Sounds like you're speaking my lingo
Humans across the globe may be speaking the same language, according to scientists who found the sounds used for the words of common objects and ideas are strikingly similar.
The discovery challenges one of the fundamental principles of linguistics, that the relationship between the sound of a word and its meaning is arbitrary.
Research that looked into several thousand languages showed that, for basic concepts such as body parts, family relationships or aspects of the natural world, there are common sounds.
"These sound-symbolic patterns show up again and again across the world, independent of the geographical dispersal of humans and independent of language lineage," said Dr Morten Christiansen, director of Cornell's Cognitive Neuroscience Lab in the US where the study was carried out. "There does seem to be something about the human condition that leads to these patterns."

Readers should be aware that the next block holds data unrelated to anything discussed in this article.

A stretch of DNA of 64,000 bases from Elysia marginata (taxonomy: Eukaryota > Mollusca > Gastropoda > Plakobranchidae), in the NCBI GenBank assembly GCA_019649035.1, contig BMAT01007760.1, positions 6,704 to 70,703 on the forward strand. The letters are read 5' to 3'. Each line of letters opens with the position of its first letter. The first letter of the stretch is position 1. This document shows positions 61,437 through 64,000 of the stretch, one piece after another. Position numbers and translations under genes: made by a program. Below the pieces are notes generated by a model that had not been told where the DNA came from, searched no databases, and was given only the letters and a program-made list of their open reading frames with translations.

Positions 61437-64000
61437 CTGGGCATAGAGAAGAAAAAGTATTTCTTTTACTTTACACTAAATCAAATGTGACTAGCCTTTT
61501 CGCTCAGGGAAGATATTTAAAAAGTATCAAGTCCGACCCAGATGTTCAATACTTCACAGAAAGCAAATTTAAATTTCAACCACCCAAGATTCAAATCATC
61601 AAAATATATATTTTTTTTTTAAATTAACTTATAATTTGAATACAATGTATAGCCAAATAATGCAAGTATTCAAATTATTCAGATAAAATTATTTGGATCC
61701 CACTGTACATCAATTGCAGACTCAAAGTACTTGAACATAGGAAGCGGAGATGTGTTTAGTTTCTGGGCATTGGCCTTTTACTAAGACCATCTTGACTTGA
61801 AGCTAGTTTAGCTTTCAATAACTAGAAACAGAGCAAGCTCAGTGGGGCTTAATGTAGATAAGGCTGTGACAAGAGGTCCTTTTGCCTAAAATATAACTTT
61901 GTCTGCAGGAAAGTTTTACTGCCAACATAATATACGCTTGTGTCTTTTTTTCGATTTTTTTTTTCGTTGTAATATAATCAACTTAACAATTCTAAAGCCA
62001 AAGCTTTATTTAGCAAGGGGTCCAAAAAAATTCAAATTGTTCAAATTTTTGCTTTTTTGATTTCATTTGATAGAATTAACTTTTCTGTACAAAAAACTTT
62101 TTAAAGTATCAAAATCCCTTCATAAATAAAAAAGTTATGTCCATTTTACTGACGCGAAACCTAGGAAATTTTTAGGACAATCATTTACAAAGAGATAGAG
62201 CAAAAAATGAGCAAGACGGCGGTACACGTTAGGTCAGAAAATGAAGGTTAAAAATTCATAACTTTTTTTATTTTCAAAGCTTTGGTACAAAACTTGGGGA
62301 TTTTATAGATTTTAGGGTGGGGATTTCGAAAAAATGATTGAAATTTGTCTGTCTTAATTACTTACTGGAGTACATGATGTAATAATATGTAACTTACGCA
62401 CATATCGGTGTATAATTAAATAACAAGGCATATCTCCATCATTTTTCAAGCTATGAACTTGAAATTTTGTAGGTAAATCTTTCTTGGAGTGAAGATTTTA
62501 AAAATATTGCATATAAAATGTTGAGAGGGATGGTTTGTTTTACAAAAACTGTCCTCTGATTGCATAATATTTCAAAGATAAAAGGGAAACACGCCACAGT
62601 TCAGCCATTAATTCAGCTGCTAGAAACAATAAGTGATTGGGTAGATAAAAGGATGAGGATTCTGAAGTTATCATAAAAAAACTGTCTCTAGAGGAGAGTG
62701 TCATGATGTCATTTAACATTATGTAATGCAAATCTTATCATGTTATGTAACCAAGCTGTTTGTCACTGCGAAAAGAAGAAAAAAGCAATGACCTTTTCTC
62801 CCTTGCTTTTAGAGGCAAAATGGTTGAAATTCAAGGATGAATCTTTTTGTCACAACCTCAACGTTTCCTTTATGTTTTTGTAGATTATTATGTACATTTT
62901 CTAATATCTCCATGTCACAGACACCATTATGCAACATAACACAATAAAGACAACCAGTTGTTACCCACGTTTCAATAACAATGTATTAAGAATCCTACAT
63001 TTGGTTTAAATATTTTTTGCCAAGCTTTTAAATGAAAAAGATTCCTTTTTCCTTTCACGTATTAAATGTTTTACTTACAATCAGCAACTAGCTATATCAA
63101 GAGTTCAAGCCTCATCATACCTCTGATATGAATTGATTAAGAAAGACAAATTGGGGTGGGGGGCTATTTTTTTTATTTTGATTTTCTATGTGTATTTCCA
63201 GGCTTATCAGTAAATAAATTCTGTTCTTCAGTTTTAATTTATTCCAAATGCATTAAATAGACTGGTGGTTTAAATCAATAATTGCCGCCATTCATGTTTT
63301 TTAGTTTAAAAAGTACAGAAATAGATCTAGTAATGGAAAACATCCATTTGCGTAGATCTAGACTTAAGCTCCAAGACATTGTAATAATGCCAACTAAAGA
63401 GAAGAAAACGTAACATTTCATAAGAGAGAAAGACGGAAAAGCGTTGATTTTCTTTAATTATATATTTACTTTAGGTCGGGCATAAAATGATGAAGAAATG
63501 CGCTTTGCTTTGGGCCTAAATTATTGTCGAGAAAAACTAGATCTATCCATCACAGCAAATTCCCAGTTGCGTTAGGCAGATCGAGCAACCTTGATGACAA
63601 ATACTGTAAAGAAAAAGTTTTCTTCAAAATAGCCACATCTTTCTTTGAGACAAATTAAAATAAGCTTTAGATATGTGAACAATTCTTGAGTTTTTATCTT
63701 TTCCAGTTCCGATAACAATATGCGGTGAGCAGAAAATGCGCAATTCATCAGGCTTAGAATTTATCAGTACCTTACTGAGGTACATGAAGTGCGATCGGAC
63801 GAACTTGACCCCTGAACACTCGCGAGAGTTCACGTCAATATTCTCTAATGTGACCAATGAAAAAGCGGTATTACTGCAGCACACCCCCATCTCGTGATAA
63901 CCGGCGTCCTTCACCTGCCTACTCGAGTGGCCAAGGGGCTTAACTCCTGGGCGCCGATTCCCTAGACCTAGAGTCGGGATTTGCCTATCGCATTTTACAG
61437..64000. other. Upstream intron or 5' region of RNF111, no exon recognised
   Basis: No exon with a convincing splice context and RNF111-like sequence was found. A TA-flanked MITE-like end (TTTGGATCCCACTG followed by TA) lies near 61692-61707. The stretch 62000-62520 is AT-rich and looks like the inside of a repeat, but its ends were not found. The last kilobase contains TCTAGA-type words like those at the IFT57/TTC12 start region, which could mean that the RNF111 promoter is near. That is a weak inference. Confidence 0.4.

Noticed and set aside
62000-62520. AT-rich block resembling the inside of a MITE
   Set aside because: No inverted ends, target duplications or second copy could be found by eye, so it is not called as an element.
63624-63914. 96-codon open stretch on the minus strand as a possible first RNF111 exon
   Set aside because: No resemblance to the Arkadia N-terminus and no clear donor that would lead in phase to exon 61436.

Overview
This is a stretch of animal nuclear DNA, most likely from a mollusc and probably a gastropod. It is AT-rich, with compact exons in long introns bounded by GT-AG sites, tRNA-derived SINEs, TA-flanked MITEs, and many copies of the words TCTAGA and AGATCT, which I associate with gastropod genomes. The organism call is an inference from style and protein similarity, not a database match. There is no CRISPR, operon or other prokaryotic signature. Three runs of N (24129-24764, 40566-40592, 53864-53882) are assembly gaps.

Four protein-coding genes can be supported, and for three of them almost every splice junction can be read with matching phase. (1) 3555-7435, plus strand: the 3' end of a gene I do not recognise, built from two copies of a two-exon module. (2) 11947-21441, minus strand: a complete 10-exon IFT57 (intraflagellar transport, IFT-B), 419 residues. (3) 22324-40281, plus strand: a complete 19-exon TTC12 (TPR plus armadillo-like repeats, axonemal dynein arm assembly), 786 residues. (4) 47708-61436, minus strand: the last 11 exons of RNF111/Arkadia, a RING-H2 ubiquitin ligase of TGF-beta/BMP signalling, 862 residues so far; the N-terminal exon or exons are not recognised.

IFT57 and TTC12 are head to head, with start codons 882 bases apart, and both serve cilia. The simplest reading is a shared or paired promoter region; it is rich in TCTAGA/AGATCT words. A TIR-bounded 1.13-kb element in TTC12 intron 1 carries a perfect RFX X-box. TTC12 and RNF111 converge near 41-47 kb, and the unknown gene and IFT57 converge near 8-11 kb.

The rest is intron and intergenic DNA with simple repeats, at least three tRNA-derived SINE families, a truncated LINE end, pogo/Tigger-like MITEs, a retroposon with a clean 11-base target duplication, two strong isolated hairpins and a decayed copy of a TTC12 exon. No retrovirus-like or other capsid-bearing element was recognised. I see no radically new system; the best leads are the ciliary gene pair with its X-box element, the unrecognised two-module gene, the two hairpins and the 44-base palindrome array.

For example, in most languages, the word for "nose" is likely to include the sounds "neh" or the "oo" sound, as in "ooze". The words for "red" and "round" are likely to include the "r" sound.
"It doesn't mean all words have these sounds, but the relationship is much stronger than we'd expect by chance," said Dr Christiansen.